If the students gathered at the Nasdaq Market Center on Wednesday are any indication, the future of registered investment advisors is in good hands.
The diverse group of financial planning undergraduates from universities across the U.S. were gathered in New York, along with university educators, to celebrate. For the fourth year in a row, TD Ameritrade awarded 12 students pursuing bachelor degrees in financial planning with $5,000 each in scholarships.
As part of these NextGen Financial Planning Scholarships, TD Ameritrade specifically includes two awards for students from under-represented demographic groups, to help increase racial, ethnic and gender diversity in the RIA industry.
Also, a total of $75,000 of grants were awarded to two universities to foster financial planning education: $50,000 to University of Houston for its established financial planning degree program and $25,000 to Delaware State University for its emerging financial planning degree program.
“We need to do a better job of bringing more young people into the profession not only because of the aging demographic of advisors but the shifting demographic within the United States,” Tom Nally, president, TD Ameritrade Institutional told ThinkAdvisor while in New York. “Next gen … they are really building their own wealth and they’re set to inherit a lot of wealth. They’re going to want advisors that essentially are from their generation.”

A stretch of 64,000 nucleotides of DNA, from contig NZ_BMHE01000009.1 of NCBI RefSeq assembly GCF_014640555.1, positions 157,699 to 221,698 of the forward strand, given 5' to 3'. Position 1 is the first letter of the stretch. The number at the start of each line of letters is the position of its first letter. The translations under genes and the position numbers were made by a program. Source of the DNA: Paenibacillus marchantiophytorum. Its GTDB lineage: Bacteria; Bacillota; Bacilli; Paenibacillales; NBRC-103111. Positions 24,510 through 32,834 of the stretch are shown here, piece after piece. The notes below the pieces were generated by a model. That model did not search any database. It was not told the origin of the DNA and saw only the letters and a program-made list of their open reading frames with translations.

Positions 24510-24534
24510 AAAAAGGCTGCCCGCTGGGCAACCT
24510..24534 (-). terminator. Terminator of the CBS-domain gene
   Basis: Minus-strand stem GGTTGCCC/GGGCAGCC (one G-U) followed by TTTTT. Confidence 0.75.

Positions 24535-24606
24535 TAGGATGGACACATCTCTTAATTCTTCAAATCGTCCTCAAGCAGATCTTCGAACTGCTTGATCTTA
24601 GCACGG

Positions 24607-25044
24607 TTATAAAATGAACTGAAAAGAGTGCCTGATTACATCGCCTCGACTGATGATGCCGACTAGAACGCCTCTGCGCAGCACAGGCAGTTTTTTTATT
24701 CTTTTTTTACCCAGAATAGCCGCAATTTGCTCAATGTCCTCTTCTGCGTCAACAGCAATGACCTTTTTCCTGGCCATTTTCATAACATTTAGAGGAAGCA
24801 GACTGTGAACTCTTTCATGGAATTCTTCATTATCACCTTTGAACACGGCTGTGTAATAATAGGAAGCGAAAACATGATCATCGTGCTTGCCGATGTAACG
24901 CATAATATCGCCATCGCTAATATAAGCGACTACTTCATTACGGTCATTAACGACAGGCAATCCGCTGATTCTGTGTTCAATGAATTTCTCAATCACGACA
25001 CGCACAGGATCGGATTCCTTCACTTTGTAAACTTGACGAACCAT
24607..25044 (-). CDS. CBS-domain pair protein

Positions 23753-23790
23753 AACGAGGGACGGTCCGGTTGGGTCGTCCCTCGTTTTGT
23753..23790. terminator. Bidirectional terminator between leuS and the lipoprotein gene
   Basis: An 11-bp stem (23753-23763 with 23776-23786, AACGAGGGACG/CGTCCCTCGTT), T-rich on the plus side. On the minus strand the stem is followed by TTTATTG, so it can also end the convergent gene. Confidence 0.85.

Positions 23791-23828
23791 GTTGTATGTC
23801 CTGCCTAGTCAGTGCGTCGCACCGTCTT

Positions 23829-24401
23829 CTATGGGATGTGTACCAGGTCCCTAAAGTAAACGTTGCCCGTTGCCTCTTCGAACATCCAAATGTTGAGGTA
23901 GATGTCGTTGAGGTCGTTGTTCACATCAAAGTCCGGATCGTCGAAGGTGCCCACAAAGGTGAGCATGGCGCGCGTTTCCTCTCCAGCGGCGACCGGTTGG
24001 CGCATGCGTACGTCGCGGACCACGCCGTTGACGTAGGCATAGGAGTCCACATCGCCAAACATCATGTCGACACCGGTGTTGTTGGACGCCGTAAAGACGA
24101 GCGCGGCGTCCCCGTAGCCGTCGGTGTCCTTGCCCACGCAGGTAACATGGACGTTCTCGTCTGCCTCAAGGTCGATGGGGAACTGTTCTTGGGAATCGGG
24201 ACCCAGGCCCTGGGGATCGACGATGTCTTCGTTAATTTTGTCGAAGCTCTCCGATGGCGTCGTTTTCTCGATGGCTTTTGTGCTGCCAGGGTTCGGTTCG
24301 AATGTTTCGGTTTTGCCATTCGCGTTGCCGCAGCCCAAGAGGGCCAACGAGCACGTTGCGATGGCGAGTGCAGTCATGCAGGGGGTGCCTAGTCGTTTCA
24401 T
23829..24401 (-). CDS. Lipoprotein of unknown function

According to Nally, TD Ameritrade received about 250 applications for its student scholarships, and he said that number continues to grow each year.
Not only is this a sign that there is a growing awareness of the financial planning profession among young people, but Nally pointed to two more statistics.
“What we found for the first time in a decade, the average age of [certified financial planners] is under 50, which is great,” he told ThinkAdvisor. “And also, the number of new advisors that are women is something like three to four times the industry average of total women in the space. So we’re making an impact, and it’s all the little things you got to do. It’s about raising visibility, engaging the appropriate groups and spreading the word.”
The Bureau of Labor Statistics predicts that jobs for personal financial advisors are expected to grow by 30% by 2024, more than four times the 7% growth rate for all occupations. But there aren’t enough young people entering the profession to replace the older advisors who are nearing retirement age.
Both Chauncey Thomas, an undergrad at Florida State University, and Megan Manno, an undergrad at Louisiana State University, are aware of the need for young advisors in the industry.
“Since a lot of people are retiring, young people are needed to fill those spots,” Thomas told ThinkAdvisor. “But also with emerging new investment strategies and instruments, you just need different perspectives, and young people can sometimes provide that.”
Manno added that “with this massive amount of wealth being passed down to baby boomers, people are going to need guidance with how to invest and save.”